On an Election Day that saw the two most disliked major party candidates in history on the ballot, Republican Donald Trump incited droves of white voters, driving him to an unexpected victory over Democratic rival Hillary Clinton to become the 45th President of the United States of America.
There still was no definitive victor until after 2 a.m. Wednesday, Nov. 9, when a win in Wisconsin, which was not considered a major deciding factor in this race until votes began being tallied, pushed Trump over the 270 electoral vote threshold. Trump led 279 – 228 Wednesday afternoon, with Arizona, Michigan and New Hampshire yet to be called.
A candidacy that began over 500 days ago with the demonization of undocumented Mexican immigrants as “rapists” and “murderers,” evolving with calls for a ban on Muslims entering the country and the imprisonment of its chief opponent, ended with a push for unity from Trump.
“I pledge to every citizen in our land that I will be president for all Americans,” Trump said in his victory speech at 3 a.m. Wednesday. “I promise you that I will not let you down. We will do a great job.”
A Trump presidency means an uncertain future for the country, as he has not outlined specific policy plans for just about any issue. His running-mate, Vice President-Elect Mike Pence, is thought to have an important role in policy-making in this administration.
However, that uncertainty was highlighted by a plummet in US and global stock markets, an example being the Dow Jones which dropped over 800 points even before Trump officially won.
Whatever he tries to do, Trump is likely to have some support behind him as Republicans won more than just the White House. The GOP remains in control of the Senate in a 51 – 47 majority as of Wednesday afternoon with a seat in both New Hampshire and Louisiana still too close to call. Republicans also maintain control of the House – 238 to 191 – several seats still to be decided.
Trump’s win also ensures that he will name the next justice to the Supreme Court, likely causing it to tilt back in a conservative direction.
Polls and experts leading up to election day predicted a starkly different outcome. The New York Times gave Clinton an 85 percent chance of winning leading up to election day. That number completely flipped by 10:30 p.m., Tuesday. Most national polls saw Clinton leading in nearly every battleground state, however Trump won six of those eleven close contests, and he’s on track to winning another — Michigan — once the count is final.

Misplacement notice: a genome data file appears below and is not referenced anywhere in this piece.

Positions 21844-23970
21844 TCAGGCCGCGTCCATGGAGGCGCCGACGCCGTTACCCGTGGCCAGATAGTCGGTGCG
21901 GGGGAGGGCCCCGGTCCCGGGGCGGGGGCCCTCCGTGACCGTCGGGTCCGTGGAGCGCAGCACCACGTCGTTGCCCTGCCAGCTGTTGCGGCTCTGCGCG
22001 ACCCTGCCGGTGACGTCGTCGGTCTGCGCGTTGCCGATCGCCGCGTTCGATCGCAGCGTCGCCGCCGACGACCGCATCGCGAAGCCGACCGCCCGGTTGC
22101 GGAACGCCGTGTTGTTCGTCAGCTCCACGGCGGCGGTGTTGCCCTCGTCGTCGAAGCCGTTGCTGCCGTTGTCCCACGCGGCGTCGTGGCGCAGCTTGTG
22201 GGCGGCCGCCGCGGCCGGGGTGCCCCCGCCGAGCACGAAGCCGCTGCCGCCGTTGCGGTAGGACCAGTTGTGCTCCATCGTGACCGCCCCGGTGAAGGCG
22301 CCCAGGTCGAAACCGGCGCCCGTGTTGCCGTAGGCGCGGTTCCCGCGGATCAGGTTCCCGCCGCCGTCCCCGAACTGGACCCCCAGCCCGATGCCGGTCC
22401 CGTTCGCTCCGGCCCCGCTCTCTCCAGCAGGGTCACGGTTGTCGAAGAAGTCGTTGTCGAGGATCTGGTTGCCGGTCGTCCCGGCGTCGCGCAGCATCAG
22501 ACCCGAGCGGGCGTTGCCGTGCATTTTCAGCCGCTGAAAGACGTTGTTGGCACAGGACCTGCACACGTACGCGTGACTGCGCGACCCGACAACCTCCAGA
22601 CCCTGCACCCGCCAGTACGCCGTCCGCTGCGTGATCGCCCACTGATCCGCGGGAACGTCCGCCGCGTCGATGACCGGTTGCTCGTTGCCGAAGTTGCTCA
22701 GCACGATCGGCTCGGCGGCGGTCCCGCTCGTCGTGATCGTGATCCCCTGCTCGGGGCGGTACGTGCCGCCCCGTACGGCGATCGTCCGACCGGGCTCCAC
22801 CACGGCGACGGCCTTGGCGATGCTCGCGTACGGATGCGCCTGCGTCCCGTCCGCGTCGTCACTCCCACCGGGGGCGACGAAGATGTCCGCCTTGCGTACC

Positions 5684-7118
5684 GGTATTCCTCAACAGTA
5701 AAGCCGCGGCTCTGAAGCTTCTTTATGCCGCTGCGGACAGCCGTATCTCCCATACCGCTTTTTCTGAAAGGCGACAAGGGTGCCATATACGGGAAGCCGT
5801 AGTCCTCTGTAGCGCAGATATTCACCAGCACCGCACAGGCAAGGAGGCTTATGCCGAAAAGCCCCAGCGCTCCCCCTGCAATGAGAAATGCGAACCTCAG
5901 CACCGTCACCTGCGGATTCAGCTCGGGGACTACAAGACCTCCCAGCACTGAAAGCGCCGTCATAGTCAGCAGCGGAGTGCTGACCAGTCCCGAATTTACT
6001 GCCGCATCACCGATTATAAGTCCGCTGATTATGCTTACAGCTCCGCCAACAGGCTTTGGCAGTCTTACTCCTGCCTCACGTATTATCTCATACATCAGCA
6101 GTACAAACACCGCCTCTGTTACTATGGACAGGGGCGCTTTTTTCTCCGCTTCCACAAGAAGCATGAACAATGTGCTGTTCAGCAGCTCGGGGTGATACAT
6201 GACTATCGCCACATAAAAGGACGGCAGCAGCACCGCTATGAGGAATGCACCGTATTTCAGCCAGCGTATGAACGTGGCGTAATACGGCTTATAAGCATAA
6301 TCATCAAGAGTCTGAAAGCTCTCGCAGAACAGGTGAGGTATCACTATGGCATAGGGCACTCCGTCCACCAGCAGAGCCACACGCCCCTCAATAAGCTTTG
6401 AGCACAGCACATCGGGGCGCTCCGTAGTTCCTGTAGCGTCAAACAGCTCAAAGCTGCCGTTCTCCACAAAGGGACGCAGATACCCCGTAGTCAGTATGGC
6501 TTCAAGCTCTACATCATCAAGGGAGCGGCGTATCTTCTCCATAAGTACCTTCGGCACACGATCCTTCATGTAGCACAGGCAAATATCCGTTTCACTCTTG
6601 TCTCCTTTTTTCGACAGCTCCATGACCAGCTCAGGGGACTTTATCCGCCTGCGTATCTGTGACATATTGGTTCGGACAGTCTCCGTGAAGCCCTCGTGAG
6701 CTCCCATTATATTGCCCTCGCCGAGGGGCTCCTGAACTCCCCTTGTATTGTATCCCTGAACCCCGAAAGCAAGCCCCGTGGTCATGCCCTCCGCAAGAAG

Trump’s win in the battleground state of North Carolina at around 11 p.m. greatly narrowed the path to victory for Clinton. A strongly contested win in Pennsylvania sealed the deal for Trump after he narrowly edged Clinton in Florida, sweeping the South.
Demographic lines were drawn in the sand in this election. Trump easily won in majority-white areas, such as a two-to-one margin in West Virginia; Clinton swept areas with high minority populations such as Washington, D.C., which saw a whopping 93 percent to four percent margin.
Republicans overcame the growing notion that the white vote in America was weakening, and Democrats failed to mobilize minorities and women in the way they predicted. Democrats had the weakest showing on an election day in 20 years. As of Wednesday, Clinton earned about six million less votes than President Barack Obama did in 2012.
Trump will likely be the fourth president in history to be elected without winning the popular vote, the most recent being George W. Bush in 2000. Clinton led Trump by almost a quarter of a million votes nationwide Wednesday, with more to count in mostly democratic areas like California.
With the most volatile election cycle in memory, which saw accusations of sexual assault, FBI investigations and a candidate refuse to release his tax returns now over, American’s look to the future.
What the future holds for women and their right to choose, members of the LGBTQ+ community and their right to love, or Mexican-Americans born here to undocumented immigrants and their right to live in this country is anyone’s guess.
Clinton, in her concession speech on Wednesday made something very clear: the country must accept the outcome of this election, and it must unite.
“Donald Trump is going to be our president. We owe him an open mind and a chance to lead,” Clinton said. “I hope that he will be a successful president for all Americans.”